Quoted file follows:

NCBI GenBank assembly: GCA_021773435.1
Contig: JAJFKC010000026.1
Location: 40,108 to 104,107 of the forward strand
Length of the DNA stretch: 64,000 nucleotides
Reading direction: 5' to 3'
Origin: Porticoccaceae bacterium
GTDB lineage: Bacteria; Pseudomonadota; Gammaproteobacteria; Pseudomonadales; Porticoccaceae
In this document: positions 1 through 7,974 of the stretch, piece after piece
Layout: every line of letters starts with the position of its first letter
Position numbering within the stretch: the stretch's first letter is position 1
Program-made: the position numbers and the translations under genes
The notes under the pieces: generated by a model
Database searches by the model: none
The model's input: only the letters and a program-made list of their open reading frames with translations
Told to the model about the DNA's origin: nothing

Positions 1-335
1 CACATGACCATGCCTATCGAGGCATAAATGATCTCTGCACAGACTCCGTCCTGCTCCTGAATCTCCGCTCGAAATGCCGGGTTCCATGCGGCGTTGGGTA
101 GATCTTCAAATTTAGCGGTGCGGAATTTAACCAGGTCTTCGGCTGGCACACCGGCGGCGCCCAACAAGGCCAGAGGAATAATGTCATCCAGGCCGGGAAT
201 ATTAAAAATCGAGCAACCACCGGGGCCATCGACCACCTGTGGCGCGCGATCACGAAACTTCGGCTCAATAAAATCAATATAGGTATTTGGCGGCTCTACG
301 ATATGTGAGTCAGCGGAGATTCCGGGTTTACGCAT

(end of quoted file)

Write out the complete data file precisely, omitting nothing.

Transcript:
NCBI GenBank assembly: GCA_021773435.1
Contig: JAJFKC010000026.1
Location: 40,108 to 104,107 of the forward strand
Length of the DNA stretch: 64,000 nucleotides
Reading direction: 5' to 3'
Origin: Porticoccaceae bacterium
GTDB lineage: Bacteria; Pseudomonadota; Gammaproteobacteria; Pseudomonadales; Porticoccaceae
In this document: positions 1 through 7,974 of the stretch, piece after piece
Layout: every line of letters starts with the position of its first letter
Position numbering within the stretch: the stretch's first letter is position 1
Program-made: the position numbers and the translations under genes
The notes under the pieces: generated by a model
Database searches by the model: none
The model's input: only the letters and a program-made list of their open reading frames with translations
Told to the model about the DNA's origin: nothing

Positions 1-335
1 CACATGACCATGCCTATCGAGGCATAAATGATCTCTGCACAGACTCCGTCCTGCTCCTGAATCTCCGCTCGAAATGCCGGGTTCCATGCGGCGTTGGGTA
101 GATCTTCAAATTTAGCGGTGCGGAATTTAACCAGGTCTTCGGCTGGCACACCGGCGGCGCCCAACAAGGCCAGAGGAATAATGTCATCCAGGCCGGGAAT
201 ATTAAAAATCGAGCAACCACCGGGGCCATCGACCACCTGTGGCGCGCGATCACGAAACTTCGGCTCAATAAAATCAATATAGGTATTTGGCGGCTCTACG
301 ATATGTGAGTCAGCGGAGATTCCGGGTTTACGCAT